'Write what you know' doesn't mean writers are limited to writing just
what they know. It means they use their life experience to provide details or as a sort of
jumping off point for their writing. My Life Among The Aliens, A Year
With Butch And Spike, and Club Earth are all full of examples of
writing from children's experiences. They can be used in a writing program to help explain
that concept to children and to give them something to use as a model for their own
writing. Is the chapter about Halloween in Butch and Spike just about a bunch of
funny things that happen at Halloween or is it also about a boy who needs to lighten up in
order to start enjoying himself? Is the baseball chapter just about a baseball game or is
it also about learning that following the rules can mean hurting someone else?
Timelines or Journals:
All self-respecting kids will tell you that they can't write from their own experience
because they have no experience, nothing ever happens to them. Be prepared to show them
they are wrong! Start keeping a timeline for the class. Do it any way you want to--from
ceiling to floor or all around the room or any other way you can think of. Put it in a
place that's easy to get to or add on to. Then jot down events that occur in the class as
they happen: field trips, parties, special projects, visitors to the classroom, etc. Be
sure to include the more interesting things like outbreaks of head lice, the toilet in the
boys' room overflowing, and equipment failures. Do it as a class. You be the initiator,
but let your students know that if something comes up that they want to include, they can.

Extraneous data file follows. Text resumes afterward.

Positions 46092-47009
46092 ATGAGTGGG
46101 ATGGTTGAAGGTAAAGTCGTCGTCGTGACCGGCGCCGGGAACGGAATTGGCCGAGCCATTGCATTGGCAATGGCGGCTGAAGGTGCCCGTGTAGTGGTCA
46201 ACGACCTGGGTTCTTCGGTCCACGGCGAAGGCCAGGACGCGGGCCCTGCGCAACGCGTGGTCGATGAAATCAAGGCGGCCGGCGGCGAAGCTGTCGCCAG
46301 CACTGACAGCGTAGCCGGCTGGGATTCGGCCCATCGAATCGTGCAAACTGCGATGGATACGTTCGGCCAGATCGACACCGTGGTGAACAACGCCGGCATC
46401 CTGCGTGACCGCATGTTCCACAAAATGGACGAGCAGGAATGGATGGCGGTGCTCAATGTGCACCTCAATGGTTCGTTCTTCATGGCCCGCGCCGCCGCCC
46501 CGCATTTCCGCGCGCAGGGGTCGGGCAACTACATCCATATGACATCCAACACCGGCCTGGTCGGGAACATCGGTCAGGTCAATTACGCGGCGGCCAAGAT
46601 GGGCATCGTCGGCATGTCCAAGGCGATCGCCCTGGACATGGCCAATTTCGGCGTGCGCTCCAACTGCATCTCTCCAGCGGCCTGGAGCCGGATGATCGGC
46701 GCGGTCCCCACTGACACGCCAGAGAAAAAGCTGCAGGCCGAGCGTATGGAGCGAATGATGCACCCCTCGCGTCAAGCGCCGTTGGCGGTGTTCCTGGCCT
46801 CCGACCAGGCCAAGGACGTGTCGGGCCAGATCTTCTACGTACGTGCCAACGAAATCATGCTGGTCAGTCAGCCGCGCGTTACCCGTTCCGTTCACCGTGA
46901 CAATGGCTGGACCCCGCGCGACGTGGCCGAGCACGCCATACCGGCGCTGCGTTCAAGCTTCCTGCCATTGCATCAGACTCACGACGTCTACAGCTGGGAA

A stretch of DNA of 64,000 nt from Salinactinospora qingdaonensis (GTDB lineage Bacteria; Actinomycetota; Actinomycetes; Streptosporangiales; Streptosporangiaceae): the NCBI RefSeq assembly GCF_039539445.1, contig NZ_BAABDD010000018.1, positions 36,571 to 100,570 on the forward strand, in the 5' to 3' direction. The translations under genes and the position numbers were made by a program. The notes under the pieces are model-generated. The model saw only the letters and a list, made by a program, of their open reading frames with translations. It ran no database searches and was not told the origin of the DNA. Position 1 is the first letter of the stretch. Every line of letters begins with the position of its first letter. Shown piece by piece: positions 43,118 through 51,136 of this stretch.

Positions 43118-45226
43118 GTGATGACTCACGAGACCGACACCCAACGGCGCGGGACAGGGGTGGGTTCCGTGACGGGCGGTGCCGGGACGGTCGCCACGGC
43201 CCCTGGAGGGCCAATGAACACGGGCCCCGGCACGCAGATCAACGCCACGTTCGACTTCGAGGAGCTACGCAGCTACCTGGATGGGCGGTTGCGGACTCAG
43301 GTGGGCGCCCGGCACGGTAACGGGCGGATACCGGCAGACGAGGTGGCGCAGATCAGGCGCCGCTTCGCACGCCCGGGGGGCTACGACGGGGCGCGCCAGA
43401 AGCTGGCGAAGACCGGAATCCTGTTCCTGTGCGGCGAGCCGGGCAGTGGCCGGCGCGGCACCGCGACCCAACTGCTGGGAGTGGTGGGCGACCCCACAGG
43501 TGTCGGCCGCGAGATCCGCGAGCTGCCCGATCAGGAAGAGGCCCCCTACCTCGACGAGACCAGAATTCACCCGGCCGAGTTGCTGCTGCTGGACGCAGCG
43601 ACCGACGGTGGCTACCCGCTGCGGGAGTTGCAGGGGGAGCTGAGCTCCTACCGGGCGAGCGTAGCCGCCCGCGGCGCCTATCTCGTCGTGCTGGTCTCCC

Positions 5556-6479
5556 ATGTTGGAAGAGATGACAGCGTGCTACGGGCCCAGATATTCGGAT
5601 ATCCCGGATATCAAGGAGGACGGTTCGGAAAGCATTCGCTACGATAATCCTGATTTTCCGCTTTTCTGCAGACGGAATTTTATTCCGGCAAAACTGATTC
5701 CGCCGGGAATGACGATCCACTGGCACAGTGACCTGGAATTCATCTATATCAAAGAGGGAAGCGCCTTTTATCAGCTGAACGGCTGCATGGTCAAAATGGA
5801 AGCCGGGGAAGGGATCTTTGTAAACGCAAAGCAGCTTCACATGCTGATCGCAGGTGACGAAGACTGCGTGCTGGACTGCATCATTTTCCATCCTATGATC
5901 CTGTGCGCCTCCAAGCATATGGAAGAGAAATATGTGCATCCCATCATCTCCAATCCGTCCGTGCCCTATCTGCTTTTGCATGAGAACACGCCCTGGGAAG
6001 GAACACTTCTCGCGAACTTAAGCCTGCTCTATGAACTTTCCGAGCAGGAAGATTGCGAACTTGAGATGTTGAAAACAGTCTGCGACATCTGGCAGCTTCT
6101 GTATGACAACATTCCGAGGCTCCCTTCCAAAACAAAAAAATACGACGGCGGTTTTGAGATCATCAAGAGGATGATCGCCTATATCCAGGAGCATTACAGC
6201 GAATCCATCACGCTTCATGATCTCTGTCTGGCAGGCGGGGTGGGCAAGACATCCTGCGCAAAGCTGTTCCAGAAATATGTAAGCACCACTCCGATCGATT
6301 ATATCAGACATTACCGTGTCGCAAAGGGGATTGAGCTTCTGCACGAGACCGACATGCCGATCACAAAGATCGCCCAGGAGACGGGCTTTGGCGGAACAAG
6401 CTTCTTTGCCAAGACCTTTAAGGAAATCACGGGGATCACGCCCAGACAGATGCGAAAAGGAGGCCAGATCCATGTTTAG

If a timeline seems too unwieldy, keep one journal for the whole class. A lot of kids
hate keeping journals, so you keep this one for them. This will be an idea journal not a
tell-me-your-deepest-secrets journal. Put it in a good-sized notebook of some kind that
won't get lost in the classroom. Enter the same kind of material you would have put on the
timeline. You can also include newspaper clippings regarding local events--fires,
celebrities coming to town, etc. Again, you do the initiating, but let your students know
they can come up with ideas, too.
When you are ready to assign writing, your students can turn to the classroom timelines
or journals for material.
A Couple Of Writing Assignments:
Do you have students who still say they can't do this, that they can't get from an idea
to a story? Brainstorm with the class. Even if you feel that your students are old enough
and experienced enough to write on their own, take them at their word and back up in the
writing process. It's possible they truly can't make the leap from idea to product. Or
it's possible they'll enjoy brainstorming enough that they'll be left with some enthusiasm
for the job ahead. Keep generating ideas until you've created an outline together. Just
because everyone has the same outline, it doesn't mean their stories will be identical. In
fact, it could be very interesting to see what the different writers in your class do with
this same material.
Don't feel you're wasting time brainstorming. Writing doesn't occur when marks are made
on paper. It's done in the writer's head. Getting it on paper comes later, it's just the
mechanism for communicating.